If you love butterscotch and you love blondies, you know you’ll definitely love Butterscotch Ripple Blondies. Rich, buttery blondie bars filled with pockets of real, home made butterscotch. This is the bar cookie of your dreams!
I’m still on my Butterscotch binge! After making several batches of my super-delicious Butterscotch Sauce, I set out to see what else I could make with butterscotch. The first thing that came to mind was to create a blondie recipe.
All about Butterscotch Blondies:
Blondies are brownies made without chocolate. Since they’re made with butter and brown sugar, blondies already have a great butterscotch flavor. You’ll find lots of blondie recipes that include butterscotch chips, but I wanted to gild the lily and create a ripple of gooey butterscotch sauce running through the cookies.
The steps to creating a great Butterscotch Ripple Blondie:
- For my first attempt I simply used my Butterscotch Sauce according the recipe (find it at the end of the post) and drizzled it between layers of blondie batter. While those Butterscotch Ripple Blondies tasted amazing, the sauce kind-of baked into the bars and didn’t leave a distinct layer, or ripple, of butterscotch sauce.
- So I made another batch of butterscotch. This time I eliminated the butterscotch schnapps so there was less liquid in the mix. Otherwise, I made the recipe exactly as it is written. After cooling and chilling, this new butterscotch was thick enough to scoop into little balls, kind of like butterscotch truffles (mmmm…butterscotch truffles! Note to self for a future post).
- I used a technique similar to one I used for my White Chocolate Raspberry Brownies and dotted the entire pan of batter with the balls of butterscotch. I also baked at a slightly higher temperature so that the outside of the brownies would set faster and contain any melted butterscotch.
- That did the trick. Now the blondie recipe has distinct pools of butterscotch scattered through out the cookies.
Click through the process photos to see how I got the “ripple” in the Blondies:
Watch the recipe video to see How To Make Butterscotch Ripple Blondies.
If you love this recipe as much as I do, please consider giving it 5 stars.
- 1 cup extra thick Butterscotch Sauce (see note 1)
- 1 1/2 sticks (6 oz, 170 g) unsalted butter, melted
- 3/4 cups (6 oz, 170 g) granulated sugar
- 1 cup (8 oz, 230 g) light brown sugar
- 3 eggs
- 1 tablespoon vanilla extract
- 1 1/2 cups (8 1/2 oz, 240 g) all purpose flour
- 1/2 teaspoon table salt
- Preheat the oven to 375°F. Butter a 9" square baking pan and line with parchment paper. You can just butter the pan but the parchment makes it much easier to remove the blondies from the pan.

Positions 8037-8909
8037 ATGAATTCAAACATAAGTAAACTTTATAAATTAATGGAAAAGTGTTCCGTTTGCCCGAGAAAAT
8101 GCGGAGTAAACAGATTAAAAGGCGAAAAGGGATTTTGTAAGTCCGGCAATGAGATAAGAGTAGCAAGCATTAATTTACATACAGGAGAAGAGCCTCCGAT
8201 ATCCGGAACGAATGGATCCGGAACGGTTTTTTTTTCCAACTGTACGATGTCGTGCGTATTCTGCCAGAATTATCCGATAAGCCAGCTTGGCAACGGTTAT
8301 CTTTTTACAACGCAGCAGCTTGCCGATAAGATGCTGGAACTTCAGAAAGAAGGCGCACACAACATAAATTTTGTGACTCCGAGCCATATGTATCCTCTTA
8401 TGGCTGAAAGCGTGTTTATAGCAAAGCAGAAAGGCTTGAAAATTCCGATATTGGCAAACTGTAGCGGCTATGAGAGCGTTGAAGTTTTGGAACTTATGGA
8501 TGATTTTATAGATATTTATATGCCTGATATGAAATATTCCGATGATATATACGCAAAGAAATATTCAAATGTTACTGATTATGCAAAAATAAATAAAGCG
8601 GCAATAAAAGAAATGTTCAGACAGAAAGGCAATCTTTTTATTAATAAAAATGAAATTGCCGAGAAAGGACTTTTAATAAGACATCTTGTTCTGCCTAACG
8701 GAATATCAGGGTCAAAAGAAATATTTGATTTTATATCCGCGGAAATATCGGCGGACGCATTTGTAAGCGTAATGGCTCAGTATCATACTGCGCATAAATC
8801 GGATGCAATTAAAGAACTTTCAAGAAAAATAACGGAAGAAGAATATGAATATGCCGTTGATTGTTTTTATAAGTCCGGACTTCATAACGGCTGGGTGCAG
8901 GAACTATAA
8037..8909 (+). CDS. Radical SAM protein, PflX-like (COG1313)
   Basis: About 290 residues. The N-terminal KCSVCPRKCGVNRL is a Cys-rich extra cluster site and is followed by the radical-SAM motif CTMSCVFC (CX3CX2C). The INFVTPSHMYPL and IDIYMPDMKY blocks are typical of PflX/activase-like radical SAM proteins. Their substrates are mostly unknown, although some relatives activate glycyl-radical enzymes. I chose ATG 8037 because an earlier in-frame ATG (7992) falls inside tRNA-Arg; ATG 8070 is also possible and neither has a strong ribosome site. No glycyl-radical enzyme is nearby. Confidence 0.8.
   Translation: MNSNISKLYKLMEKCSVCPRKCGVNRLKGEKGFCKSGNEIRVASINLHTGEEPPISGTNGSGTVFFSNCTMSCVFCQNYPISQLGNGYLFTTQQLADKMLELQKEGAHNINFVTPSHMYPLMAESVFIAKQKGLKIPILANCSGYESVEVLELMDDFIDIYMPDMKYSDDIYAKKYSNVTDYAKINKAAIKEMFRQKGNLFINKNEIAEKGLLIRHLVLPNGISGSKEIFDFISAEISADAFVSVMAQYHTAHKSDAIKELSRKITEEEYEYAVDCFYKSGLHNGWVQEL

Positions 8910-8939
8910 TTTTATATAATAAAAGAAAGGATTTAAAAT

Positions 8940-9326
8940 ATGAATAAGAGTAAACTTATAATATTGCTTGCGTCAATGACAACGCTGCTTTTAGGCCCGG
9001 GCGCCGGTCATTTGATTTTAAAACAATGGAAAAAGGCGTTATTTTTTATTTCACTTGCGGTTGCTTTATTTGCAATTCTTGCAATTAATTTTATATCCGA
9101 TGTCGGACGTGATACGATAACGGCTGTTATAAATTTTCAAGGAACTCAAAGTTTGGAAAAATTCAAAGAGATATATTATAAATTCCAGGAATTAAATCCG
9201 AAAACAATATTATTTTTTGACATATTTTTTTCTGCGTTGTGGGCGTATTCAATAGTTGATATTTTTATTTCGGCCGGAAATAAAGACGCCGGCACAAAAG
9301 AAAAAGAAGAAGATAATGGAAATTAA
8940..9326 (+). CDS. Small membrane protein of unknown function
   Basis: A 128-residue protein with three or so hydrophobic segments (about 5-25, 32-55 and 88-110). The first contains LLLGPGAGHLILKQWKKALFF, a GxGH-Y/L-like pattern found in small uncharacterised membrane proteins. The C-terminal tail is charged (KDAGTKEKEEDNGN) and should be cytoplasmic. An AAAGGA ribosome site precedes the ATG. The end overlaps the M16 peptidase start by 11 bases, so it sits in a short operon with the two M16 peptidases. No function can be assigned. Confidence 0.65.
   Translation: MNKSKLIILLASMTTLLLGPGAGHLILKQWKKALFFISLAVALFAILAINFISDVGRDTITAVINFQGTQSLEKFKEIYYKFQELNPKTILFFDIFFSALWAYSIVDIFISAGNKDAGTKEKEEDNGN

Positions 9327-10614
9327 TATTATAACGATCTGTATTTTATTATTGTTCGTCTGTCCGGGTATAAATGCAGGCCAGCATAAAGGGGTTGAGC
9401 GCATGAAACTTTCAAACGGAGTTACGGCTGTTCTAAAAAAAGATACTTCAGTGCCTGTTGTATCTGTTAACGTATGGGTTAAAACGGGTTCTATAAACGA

- In a large bowl, combine the melted butter with granulated and brown sugar. Add the eggs and vanilla. Add the flour and salt. Spread the batter into the pan.
- Use a small melon baller or spoon to scoop balls of butterscotch. Dot the top of the batter with the butterscotch balls, setting them about 1" apart. Bake until the center springs back when lightly pressed, about 40 minutes.
- Cool to room temperature before removing from the pan and cutting into 16 squares.
Note: Make the Butterscotch sauce according to the recipe with the following change; eliminate the 1/4 cup of schnapps so the total liquid is only the 1/2 cup of cream. Chill the butterscotch in the refrigerator until firm.
- 1 cup (7 oz, 200 g) dark brown sugar
- 1/4 cup (2 oz, 55 g) unsalted butter
- 1/2 cup heavy cream
- 1/4 cup butterscotch schnapps (or other liquor or more cream)
- 2 teasoons real vanilla extract
- 1/2 teaspoon kosher salt (not table salt, if you use table salt use 1/4 teaspoon)
- Melt butter over medium low heat. (see note). Add the brown sugar and stir until the sugar looks like wet sand. Cook on medium low, stirring occasionally, for about 5 minutes. The mixture will begin to liquify.
- Whisk in the cream, then whisk in the schnapps. BE CAREFUL, the mixture will bubble up and steam when the liquids are added, Keep your face away from the pot.
- Cook over low heat for for about 10 minutes, whisking occasionally until the butterscotch becomes more viscous, very smooth and silky. Remove the pot from the heat and whisk in the vanilla and salt.
- Pour into a heat proof container to cool. I like to use canning jars to store the butterscotch sauce.
The main thing that can go wrong with this recipe is if you cook it too hot or too fast. Be patient and let it cook over medium-low heat for the times listed in the recipe. If you cook it too hot, bits of the sugar will caramelize and separate from the butter. You'll end up with a gritty texture.
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